The Instigator
proglib
Pro (for)
Losing
3 Points
The Contender
BlackVoid
Con (against)
Winning
21 Points

TEA Party Ignorance, Stupidity and Extremism Cost GOP the 2012 Presidential Election

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Post Voting Period
The voting period for this debate has ended.
after 6 votes the winner is...
BlackVoid
Voting Style: Open Point System: 7 Point
Started: 1/28/2013 Category: Politics
Updated: 3 years ago Status: Post Voting Period
Viewed: 3,868 times Debate No: 29615
Debate Rounds (4)
Comments (29)
Votes (6)

 

proglib

Pro

I thank Blackvoid for accepting this debate, and look forward to an interesting discussion.

First round for acceptance.
No semantics.
Abuse forfeits.
Other standard debating rules.

CLARIFICATIONS:

"TEA Party" in the Resolution is intended as a general stand in for "conservative" extremists who have moved the party far to the right and interfered with its ability to win elections and to "govern from the center." It is NOT intended to refer to the literal, formal organization of the same name (if there is one), or to the original, putative raison d'etre and literal acronym.

"Cost the GOP the Presidency" is intended to mean that actions by those on the far right had a significant negative impact; enough so that without those actions (includes verbal actions, i.e., statements) Mitt Romney could have won (with all his faults and wishy washiness.) It does NOT intend to close off the possibility that Romney had other even more significant faults or mistakes.

Though this is a serious topic, I hope we can have some FUN with stupidity and ignorance--and that most of it is other folks', not mine.LOL
BlackVoid

Con

Thanks proglib for the debate. While I disagree with just about everything the Tea Party stands for, my impression is that they had a minimal impact on the election.

I agree to the rules and will attempt to throw some humor in as per my opponent's last paragraph. Good luck.


Debate Round No. 1
proglib

Pro

"The economy, stupid."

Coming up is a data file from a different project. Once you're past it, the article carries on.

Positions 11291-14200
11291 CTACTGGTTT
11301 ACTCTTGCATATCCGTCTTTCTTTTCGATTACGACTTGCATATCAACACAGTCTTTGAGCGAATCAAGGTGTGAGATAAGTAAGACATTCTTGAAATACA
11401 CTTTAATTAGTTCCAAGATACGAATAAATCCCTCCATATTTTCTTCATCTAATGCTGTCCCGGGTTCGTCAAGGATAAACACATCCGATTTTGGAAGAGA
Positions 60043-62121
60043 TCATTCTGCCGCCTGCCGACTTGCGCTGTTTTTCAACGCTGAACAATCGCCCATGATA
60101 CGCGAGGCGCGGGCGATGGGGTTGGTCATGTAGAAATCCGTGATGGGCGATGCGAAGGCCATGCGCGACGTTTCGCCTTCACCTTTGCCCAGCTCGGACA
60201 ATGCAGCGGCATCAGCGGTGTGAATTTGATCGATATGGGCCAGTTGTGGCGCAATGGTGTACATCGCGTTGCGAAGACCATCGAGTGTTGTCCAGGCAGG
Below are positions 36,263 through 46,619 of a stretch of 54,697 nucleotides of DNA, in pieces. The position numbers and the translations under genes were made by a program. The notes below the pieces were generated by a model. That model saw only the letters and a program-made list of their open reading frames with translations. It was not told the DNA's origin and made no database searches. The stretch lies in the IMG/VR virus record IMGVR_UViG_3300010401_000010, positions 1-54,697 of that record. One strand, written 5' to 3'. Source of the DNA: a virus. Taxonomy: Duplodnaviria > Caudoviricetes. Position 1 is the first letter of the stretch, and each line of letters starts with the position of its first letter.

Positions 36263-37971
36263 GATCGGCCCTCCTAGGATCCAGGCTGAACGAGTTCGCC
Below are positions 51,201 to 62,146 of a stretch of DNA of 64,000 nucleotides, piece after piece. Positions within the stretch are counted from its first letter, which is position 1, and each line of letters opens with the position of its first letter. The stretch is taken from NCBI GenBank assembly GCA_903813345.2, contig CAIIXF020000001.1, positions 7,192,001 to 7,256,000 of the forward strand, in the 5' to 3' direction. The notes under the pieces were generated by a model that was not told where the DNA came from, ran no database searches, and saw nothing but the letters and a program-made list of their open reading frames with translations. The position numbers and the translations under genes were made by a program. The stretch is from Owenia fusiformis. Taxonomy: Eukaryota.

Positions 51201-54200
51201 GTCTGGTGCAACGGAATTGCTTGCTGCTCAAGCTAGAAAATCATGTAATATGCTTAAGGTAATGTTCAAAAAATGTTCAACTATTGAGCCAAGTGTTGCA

With that simple expression, James Carville was able to focus the 1992 Clinton campaign in a time of much less severe or protracted recession than faced in 2007-2012. Unfortunately for conservatives there was no such focusing on their part for the presidential campaign of 2012.

------------
Definitions
Extremism or extremist position
Extremism is NOT assumed to be a bad thing. Extremism will be defined simply as positions that are a certain distance from the norm. (We may want to discuss offline how far--the number of standard deviations, for example.)

For example, a position on abortion from either absolute would be considered "extreme," under this definition simply because *most* voters fall somewhere in between.[1] Other positions that I hope to show are both extreme and hurt conservatives in the 2012 presidential election are: foreign policy, immigration, gay rights, gun rights, healthcare and global warming. This is not meant to be an exhaustive list now, and I may have evidence for other positions in R3.
--------------------

As I said in R1, my argument will be about extremist "conservatives,"* though self-proclaimed TEA Party members are a good stand in. What I hope to show is that beginning at least as early as the 2008 election campaign, conservatives made stupid mistakes rooted in extremist thinking, that ruined their credibility, and that they continued to make these mistakes far into the 2012 election.

Just for fun, I hope to show that many still haven't learned from those mistakes.

My argument will have two main parts:

1. Crying wolf
I'll show that extremist conservatives took the lead in severely harming conservative credibility by excess demonizing of Barack Hussein Obama, Democrats and "liberals." Again this damage to conservative credibility began back in 2008. In the case of healthcare, crying wolf hurt conservative credibility even on an issue where their position was in the mainstream.

2. Taking unnecessarily extreme positions
When given the chance to change the country in their direction, conservatives showed a rare ability to alienate the rest of the populace with their inability to compromise. When placing stricter limits on abortions might be achievable, conservatives instead pinned "no pregnancy termination for any reason" on the Republican Platform and the Romney campaign. A position even Paul Ryan had to back away from, although he agrees with it. (Republicans can be questioned fairly on whether some of their major presidential candidates are anti-contraception for Pete's sake.)

These are my main arguments. I look forward to my opponent"s argument.
BlackVoid

Con

My opponent apparently intends this round to be a preface as to what we're going to argue in depth later.

My arguments can't exactly be planned until I see my opponent's full ones, since my job is largely to refute his case. But I'll likely respond to his examples with either A. The position isn't extremist (I won't use this argument often to avoid a definition debate), or B. It didn't affect the election. I'll also make a general critique stating that due to the nature of today's political parties, extremism has an inherently minimal effect, anyway.

I await Pro's arguments.
Debate Round No. 2
proglib

Pro

Since the recession started in 2007, intensified in 2009 and remained the key issue for most voters through the 2012 Presidential election, one would think that conservatives would follow the Carville maxim in R2 above, and make the economy the focus of their attacks on the incumbent. It worked in 1980 and 1992.

Crying Wolf